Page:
Zoom Fatigue: What causes it and how to combat it

PHILADELPHIA -- For almost a year now, real-life has pretty much been replaced with Zoom life.

Work, school, cocktail parties, birthdays and other events have played out online to maintain social distancing.

But have we reached the point of "Zoom and Gloom?"

Stanford University researchers studied Zoom fatigue, from what causes it to how to combat it.

"The Zoom fatigue is real," said Dr. Steve Stunder, a professor at Chestnut Hill College in Philadelphia. "My eyes definitely hurt. One thing I've noticed is that I feel a little fried sometimes. You're in one place and then you click a button and you're somewhere else and you click another button. I almost feel like I forget to take breaks."

Rachel Lester, a mother of three in Roebling, New Jersey, feels the same way.

"I am not OK," she said. "I hate Zoom."

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Lester says she's truly missing human, personal connections.

"It's hard to figure out what somebody's body language is doing when you're just looking at a small portion of the screen," she said. "So you don't really know how the conversation is going. You miss out on those important body cues."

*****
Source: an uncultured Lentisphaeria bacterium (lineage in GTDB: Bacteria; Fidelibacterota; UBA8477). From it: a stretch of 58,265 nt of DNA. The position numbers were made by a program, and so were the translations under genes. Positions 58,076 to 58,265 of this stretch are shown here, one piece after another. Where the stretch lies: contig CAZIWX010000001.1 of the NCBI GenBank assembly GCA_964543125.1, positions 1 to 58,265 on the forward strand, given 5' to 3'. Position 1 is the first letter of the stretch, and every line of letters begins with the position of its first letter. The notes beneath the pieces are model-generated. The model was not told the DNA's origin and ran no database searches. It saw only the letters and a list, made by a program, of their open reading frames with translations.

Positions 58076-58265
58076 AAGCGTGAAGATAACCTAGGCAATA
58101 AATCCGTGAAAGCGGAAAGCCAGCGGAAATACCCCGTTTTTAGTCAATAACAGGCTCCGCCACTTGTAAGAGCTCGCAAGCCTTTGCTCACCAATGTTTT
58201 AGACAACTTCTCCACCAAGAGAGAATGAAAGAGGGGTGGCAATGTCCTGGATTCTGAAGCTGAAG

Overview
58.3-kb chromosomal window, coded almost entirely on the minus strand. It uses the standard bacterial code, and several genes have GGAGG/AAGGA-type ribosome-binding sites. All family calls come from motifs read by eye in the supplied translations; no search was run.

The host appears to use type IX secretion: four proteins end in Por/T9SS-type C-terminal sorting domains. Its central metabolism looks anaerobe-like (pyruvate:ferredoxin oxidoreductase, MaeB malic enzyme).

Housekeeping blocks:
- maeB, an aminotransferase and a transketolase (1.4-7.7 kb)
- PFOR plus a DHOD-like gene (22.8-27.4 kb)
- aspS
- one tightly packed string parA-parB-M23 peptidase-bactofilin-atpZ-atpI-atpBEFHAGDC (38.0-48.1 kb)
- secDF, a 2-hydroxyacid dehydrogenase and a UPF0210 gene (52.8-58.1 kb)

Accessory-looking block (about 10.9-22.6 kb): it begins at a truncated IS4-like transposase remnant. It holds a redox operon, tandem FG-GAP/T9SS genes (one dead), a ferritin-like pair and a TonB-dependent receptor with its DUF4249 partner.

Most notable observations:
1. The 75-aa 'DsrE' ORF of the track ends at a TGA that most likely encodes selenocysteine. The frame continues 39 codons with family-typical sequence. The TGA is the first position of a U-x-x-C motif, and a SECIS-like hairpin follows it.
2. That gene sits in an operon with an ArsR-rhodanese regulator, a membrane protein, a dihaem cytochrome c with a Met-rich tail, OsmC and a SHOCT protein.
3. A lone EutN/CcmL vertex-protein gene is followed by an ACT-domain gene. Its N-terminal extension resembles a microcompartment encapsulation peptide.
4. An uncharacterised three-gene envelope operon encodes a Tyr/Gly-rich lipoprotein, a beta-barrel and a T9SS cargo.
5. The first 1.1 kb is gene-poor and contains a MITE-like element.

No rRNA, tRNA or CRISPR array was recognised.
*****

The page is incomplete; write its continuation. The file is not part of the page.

Stanford University researchers agree that it takes more energy to communicate that way. Also, all of that eye contact at close range can cause anxiety or trigger a fight or flight response.

They also found that staring at your own face can make you highly critical of yourself. Add to that, being trapped in one spot. We are getting restless.

So, what can we do to ease the fatigue?

"Take short breaks throughout the day," said Dr. Gillian Mandich, the founder of the International Happiness Institute of Health Science Research.

"Even ten minutes of movement, whether it be gentle walking, anything like that, can shift our mood instantly. It's one of the most effective instant mood shifters. Also, looking at the environment around us. If we're going to spend eight hours on our screen all day for work, make sure it is nice and organized. Oftentimes, less mess equals less stress."

Stanford researchers also recommend reducing the size of the Zoom window by taking it off of full screen. You can also turn off your camera and give yourself an "audio-only" break.

And, if staring at your own face all day is adding to the stress of all this, you can also use the "hide self-view" button once you see your face is framed correctly.
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